Scott is a member of the Lakers’ family, so I think he will get a little more leeway than say, Mike Brown. To get fired during this season, it will probably take something drastic, like a record of 2-20, or something to that extent. After the season, however, I would not be surprised to see him get let go. We saw the Lakers attempt to use the vacant head coaching position as a recruiting chip in free agency two summers ago, so maybe they will try it again next offseason for Kevin Durant. Personally, if they fire Scott, I think it comes off as more favorable to free agents if they hire a new coach without consulting them, because it showcases decisiveness and clear direction.
@LakersOutsiders schemes aside, do the Lakers look well coached? Players knowing what to do, hustling on D, etc.
— Ivica jr (@chiapet74) November 9, 2015
The Lakers have an OK team, miles better than what they had last year and it is a pity that it is not translating into wins. From what I see, they are giving their best effort on the court. They have veterans who care about winning and young players who are eager to prove that they can win. It is a good mix that has translated into good energy and hustle. They even had a verbal altercation among themselves during a loss against the Nuggets. We’re not sure what they were arguing about, but it seemed like they care, and that is a good sign. Although it is still early in the season, the players seem to respect the coaches, so it’ll be interesting to see if they can keep the hustle, energy and spirit up when the losses start to pile on.
Really good question. I started to type “Yes, the Lakers look well coached” but then I really took a look at it. The Lakers have given up 110.7 ppg, which is good for 28th in the league. That’s not good. I don’t have game film in front of me, but thinking back to the games I’ve seen, it seems that the defense is a little sluggish. And with the youth on this team, that will improve with time under the right staff. But this isn’t the right staff for defense. Not even a little bit. As far as players knowing what to do; they’re young, even if we had Phil, they would be making mistakes.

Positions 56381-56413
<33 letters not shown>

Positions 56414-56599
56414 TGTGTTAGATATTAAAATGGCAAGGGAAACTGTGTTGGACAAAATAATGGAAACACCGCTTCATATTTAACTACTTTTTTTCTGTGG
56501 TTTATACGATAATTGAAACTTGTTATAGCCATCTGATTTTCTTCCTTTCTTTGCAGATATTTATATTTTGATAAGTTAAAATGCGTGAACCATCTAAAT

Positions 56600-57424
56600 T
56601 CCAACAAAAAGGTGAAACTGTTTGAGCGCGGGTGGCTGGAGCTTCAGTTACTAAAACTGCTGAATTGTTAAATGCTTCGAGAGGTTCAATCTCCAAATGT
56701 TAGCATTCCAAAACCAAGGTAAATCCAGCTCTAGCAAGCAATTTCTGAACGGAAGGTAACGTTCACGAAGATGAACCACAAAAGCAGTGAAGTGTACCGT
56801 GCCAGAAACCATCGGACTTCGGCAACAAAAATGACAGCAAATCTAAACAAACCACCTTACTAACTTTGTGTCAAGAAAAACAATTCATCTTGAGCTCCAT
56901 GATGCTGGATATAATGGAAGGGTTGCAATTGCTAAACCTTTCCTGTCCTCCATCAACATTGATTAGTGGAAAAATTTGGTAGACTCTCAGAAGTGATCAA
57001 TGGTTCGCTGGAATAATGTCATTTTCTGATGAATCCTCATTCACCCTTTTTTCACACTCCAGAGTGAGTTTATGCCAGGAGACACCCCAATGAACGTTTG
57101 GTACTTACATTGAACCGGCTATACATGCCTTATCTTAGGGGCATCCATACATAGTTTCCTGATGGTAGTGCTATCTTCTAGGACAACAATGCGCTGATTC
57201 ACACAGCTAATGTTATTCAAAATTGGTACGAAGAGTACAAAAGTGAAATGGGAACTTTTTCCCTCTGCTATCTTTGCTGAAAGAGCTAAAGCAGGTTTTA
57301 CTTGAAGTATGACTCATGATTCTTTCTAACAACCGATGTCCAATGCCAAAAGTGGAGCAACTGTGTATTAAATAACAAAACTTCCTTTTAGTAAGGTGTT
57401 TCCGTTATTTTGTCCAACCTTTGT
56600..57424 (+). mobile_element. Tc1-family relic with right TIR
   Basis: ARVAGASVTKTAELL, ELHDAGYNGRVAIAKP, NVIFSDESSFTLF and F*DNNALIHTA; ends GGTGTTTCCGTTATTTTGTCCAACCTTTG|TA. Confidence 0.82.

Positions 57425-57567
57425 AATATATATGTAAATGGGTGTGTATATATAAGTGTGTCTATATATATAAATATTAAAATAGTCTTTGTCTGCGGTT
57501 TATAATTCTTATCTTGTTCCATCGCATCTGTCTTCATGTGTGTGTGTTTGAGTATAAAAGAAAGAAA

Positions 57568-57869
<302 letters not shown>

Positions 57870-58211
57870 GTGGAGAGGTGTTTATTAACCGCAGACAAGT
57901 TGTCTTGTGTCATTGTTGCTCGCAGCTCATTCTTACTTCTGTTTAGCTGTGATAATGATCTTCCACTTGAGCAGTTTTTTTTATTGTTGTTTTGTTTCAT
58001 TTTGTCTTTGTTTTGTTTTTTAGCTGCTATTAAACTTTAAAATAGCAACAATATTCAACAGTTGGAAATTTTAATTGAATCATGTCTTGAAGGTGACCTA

Not really. The team looks clueless on defense more often than not. The offense gets stagnant on too many possessions and relies on individual talent to get a bucket (the Lakers rank 2nd in the NBA in percentage of plays ending in an isolation). The team overall lacks discipline in multiple facets of the game. But hey, at least they are in good shape from all those sprints in practice.
@garykester @LakersOutsiders Of the current Lakers, which two would be the most likely to buy a cow together like Sacre & Kaman did?
— Masta Red Snappa (@MastaRedSnappa) November 9, 2015
LOL. I wonder what happened to the cow. Is it okay? (Editor’s Note: It was eaten) I think Nick Young and Tarik Black are the players that would likely buy a cow together. I think Tarik would treat the cow like his own daughter while Nick will paint it pink and bring it to practice. Tarik would sing lullabies to it while Nick tries to swag it out and give it a nick name like Swaggy C or something. I think they would be great cow parents. (Second Editor’s Note: This was very specific…)
If we’re ruling out Sacre because he already bought a cow, then I think it has to be Larry Nance Jr. and Kobe. I can just imagine them waking up early, driving out to the farm that Kobe bought for their one cow. They feed it, play with it (do cows play?), and dunk over it. It would be named Goat, of course. But it would be good bonding for the two after the horrible start to their friendship. Also, Nance Jr. went to college at Wyoming, so I think he might have some cow experience. He majored in Criminal Justice, but maybe he took some agriculture classes? (Third Editor’s Note: I do not think the rookies understand that Sacre and Kaman bought that cow to eat)
Leave the cows alone. Eat mor chikin. (I’m waiting on that check, Chick-fil-A)